Rethink Hong Kong's food supply

Mayling Chan says Hong Kong needs to see beyond its fixable problem of food waste and rethink the city's food supply - and agricultural policy - to ensure security in times of crisis

PUBLISHED : Tuesday, 16 October, 2012, 12:00am
UPDATED : Tuesday, 16 October, 2012, 4:05am

In Hong Kong, the problem of food waste has dominated our attention so much that we have almost forgotten about warnings of an impending food crisis and food security issues - such as families being able to meet even basic nutritional needs - that exist here and elsewhere in Asia.

Many children in Hong Kong believe their food originates from supermarkets, I have been told. A lack of understanding of how food is grown, harvested, processed and distributed means there is little appreciation of the skills and efforts of farmers and other food producers. In consequence, there's little concern about wasting food, both at home and in the food industry.

The problem of food wastage is compounded by climate change; more frequent natural disasters will affect the world's ability to feed a projected population of nine billion by 2050. At the Rio+20 earth summit and the recent Asia-Pacific Economic Co-operation forum in Vladivostok, world leaders pledged to eliminate food waste as an achievable solution to enhance their food security.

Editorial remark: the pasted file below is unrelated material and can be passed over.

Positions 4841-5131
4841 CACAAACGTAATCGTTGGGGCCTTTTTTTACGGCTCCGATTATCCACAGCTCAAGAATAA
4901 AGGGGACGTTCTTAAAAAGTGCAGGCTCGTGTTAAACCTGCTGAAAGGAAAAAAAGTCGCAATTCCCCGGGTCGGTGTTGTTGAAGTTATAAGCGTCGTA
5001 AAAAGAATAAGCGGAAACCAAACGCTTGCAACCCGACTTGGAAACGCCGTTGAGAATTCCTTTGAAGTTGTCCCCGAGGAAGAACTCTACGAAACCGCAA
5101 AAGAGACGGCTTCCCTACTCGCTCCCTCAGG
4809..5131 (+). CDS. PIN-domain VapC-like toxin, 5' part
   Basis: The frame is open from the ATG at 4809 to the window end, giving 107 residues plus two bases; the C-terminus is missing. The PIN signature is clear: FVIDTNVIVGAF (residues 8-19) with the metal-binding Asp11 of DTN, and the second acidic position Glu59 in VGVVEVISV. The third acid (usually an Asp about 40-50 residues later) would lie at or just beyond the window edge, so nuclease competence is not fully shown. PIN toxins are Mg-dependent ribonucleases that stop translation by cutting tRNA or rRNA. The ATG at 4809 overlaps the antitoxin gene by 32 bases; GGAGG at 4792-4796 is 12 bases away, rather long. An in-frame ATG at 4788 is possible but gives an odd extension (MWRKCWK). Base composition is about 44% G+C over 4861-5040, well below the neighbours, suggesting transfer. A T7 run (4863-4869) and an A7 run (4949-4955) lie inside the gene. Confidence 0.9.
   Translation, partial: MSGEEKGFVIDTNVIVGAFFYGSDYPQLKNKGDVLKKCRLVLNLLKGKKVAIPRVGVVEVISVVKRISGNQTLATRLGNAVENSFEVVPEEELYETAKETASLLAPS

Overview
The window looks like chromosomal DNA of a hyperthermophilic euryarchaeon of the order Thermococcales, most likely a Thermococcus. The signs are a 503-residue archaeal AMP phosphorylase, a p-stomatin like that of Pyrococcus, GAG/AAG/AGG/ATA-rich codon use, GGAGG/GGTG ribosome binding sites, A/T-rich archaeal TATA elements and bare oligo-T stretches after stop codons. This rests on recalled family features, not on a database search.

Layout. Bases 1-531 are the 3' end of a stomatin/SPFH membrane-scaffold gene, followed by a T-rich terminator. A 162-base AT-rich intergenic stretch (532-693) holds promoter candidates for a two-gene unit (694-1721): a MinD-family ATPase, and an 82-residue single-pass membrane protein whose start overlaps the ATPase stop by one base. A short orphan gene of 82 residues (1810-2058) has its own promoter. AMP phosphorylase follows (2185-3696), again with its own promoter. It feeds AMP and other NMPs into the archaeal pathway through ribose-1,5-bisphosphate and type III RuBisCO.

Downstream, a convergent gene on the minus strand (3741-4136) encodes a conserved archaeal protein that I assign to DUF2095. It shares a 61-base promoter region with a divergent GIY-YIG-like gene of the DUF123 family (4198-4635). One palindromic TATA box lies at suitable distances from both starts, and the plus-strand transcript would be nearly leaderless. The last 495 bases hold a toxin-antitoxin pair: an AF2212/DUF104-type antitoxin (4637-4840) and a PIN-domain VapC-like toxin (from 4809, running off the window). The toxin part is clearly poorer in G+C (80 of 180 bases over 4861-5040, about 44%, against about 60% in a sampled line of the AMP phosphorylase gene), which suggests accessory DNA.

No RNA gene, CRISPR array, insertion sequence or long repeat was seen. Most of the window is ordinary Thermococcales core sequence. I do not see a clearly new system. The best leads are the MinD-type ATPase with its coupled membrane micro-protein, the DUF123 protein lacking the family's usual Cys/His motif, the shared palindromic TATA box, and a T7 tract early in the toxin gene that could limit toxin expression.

The scale of this problem in our city is substantial, with an average of 3,237 tonnes of food waste produced daily. That's 0.46kg per person per day. Compare that with South Koreans, who produce 0.3kg per person per day. Yet this waste is avoidable, provided supermarkets, restaurants, schools, fresh food markets and families all commit to prevent food losses at any point from "farm to fork".

The UN Food and Agriculture Organisation meeting last year found that food losses in industrialised nations are as high as in developing countries. The difference is that, while more than 40 per cent of such losses in developing countries occur during post-harvest processing, in industrialised countries more than 40 per cent of the losses happen at the retail and consumer end of the food chain.

In our city, food is wasted at home when consumers buy more than they need; supplies are stored improperly; or there is confusion over "best before" and "use by" dates. In Hong Kong, supermarkets and shops try to create an image of "prosperity" and "freshness" by putting excessive amounts of produce on the shelves, which is more than they can sell.

Friends of the Earth (HK) estimated that the 650 outlets of the city's four main supermarkets together account for about 87 tonnes of food discarded daily. Action from the commercial sector could immediately avoid such a ridiculous amount of food ending up in landfills, and the surpluses could help support the poor, who are particularly vulnerable to price rises.

Further, discussions in Hong Kong now need to go beyond the issue of food waste, which could be fixed with a combination of effective policies, such as waste charging, and public education, including on corporate responsibility.